though elsewhere they would have it, that after it was made known to Daniel, it was taken away from him. For so, they say (i), there are two men to whom the end was revealed, and afterwards it was hidden from them; and these are they, Jacob and Daniel: from Daniel, according to Dan 12:4, "but thou, O Daniel, shut up the words, and seal the book &c.", from Jacob, Gen 49:1, "that I may tell you that which shall befall you in the last days". Yet the prophecy of Daniel was so clear, with respect to the time of the Messiah's coming, that one of their Rabbins, who lived about fifty years before the coming of Christ, asserted that the time of the Messiah, as signified by Daniel, could not be deferred longer than those fifty years (k); and a most glaring prophecy it is, and sufficient to denominate Daniel a prophet, as well as many more contained in this book. And, after all, Maimonides himself owns, that he, and the other writers of the Hagiographa, or holy writings, may be called prophets in general. And Aben Ezra observes of Daniel, in his preface, that he delivered out prophecies of things now past, and of things to come; yea, he expressly calls him a prophet on Dan 1:17. And Jacchiades, another of their commentators on this book, says that he attained to the highest degree of prophecy. To which may be added the testimony of Josephus (l), who says he was one of the greatest prophets, and to be preferred to others; since he not only predicted things future, but fixed the time when they should come to pass. And, above all, and what should satisfy us Christians, he is expressly called a prophet by our Lord, Mat 24:15. There are no other authentic writings of Daniel, which bear his name; the stories of Susannah, and of Bel and the Dragon, which make the "thirteenth" and "fourteenth" chapters in the Greek of Theodotion, and in the Vulgate Latin version, are apocryphal and spurious. The Oriental writers make Daniel the author of a volume, entitled, "Principles relating to the Explanation of Dreams". And there is another book in the king of France's library, with this title, "Odmath-al-mantoul ân Daniel al-nabi"; which contains predictions of the Prophet Daniel, received by tradition from him. This is a book which abounds with falsities, forged by the Mahometans, and founded on the real prophecies of Daniel (m). This book, written by him, is partly historical, relating facts in which he was concerned; and partly prophetic, of things that should happen from his time to the end of the world, and especially of the Messiah and his kingdom; and it is written partly in Hebrew, and partly in Chaldee. This great man, as he was both in nature and grace, in religion and politics, lived throughout the captivity, but does not seem ever to have returned into Judea; but continued in the courts of the kings of the Medes and Persians, to take care of the affairs of his people the Jews. Where he died, and was buried, is not certain. Some say in Babylon; and others, which is more likely, at Susa on the Tigris, where he was in the third year of Cyrus, Dan 10:1. So says Abulfeda (n); with which agrees the account of Benjamin of Tudela (o).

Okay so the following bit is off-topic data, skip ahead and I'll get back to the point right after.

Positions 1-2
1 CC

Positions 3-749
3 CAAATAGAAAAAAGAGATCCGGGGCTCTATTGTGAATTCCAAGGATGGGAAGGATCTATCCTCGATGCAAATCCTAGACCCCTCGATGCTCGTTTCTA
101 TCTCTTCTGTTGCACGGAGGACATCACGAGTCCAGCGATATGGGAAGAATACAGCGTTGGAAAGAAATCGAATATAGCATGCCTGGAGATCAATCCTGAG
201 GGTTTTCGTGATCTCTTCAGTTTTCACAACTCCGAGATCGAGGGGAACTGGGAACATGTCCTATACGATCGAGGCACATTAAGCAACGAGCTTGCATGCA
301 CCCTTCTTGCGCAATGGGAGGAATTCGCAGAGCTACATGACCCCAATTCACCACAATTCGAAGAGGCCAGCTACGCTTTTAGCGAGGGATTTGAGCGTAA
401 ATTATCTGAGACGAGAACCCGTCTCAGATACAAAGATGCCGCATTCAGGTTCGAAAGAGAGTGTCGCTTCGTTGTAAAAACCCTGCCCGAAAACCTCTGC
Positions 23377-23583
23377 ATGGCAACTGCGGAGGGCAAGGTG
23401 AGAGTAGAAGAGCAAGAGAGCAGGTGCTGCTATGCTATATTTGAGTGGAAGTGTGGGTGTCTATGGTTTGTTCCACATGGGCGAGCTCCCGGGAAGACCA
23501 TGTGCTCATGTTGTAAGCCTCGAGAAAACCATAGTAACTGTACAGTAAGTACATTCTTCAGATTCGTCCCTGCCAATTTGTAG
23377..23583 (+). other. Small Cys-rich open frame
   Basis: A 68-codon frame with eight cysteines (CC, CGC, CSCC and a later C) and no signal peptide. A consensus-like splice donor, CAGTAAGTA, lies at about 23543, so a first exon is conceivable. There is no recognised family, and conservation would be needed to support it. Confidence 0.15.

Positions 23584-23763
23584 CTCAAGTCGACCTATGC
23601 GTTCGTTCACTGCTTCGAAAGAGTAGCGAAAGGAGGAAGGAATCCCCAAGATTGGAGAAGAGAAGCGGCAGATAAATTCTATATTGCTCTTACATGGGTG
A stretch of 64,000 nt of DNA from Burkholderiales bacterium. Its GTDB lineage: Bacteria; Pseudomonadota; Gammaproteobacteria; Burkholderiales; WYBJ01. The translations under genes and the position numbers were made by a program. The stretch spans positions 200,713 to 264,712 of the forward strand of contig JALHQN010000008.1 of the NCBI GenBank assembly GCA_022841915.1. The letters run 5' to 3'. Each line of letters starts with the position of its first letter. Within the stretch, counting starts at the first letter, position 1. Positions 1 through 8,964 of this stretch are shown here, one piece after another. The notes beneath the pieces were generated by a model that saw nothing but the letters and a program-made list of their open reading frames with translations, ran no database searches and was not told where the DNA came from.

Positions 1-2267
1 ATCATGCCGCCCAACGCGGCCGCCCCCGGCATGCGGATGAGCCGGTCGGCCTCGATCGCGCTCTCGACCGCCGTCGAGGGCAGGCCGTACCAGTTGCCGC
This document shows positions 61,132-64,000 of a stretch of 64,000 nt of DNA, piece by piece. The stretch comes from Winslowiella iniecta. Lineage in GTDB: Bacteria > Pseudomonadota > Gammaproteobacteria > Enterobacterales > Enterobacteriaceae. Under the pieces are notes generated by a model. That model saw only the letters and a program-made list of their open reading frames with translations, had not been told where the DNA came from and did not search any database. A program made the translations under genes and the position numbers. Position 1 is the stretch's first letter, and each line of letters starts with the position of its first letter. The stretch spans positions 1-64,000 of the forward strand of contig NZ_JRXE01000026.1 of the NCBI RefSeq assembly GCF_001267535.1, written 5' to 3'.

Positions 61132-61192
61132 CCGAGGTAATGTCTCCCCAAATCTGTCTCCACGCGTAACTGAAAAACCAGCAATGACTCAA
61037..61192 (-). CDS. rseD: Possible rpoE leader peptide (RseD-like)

(a) Antiqu. l. 10. c. 10. sect. 1. (b) Comment. in Dan. i. 5. (c) Pseudo-Epiphan, de Vit. Prophet. c. 10. (d) Contra Haeres. haeres. 55. (e) T. Bab. Bava Bathra, fol. 15. 1. (f) Antiqu. l. 10. c. 10. sect. 7. (g) Moreh Nevochim, par. 2. c. 45. (h) T. Bab. Megillah, fol. 3. 1. (i) Bereshit Rabba, sect. 98. fol. 84. 4. (k) R. Nehumiah apud Grotium, de Ver. Relig. Christ. I. 5. sect. 14. (l) Ibid. ( Antiqu. l. 10. c. 10. sect. 7.) ut supra. (m) Calmet's Dictionary, in the word "Daniel". (n) Apud Schickard. Not. in Purim. (o) Itinerar. p. 86.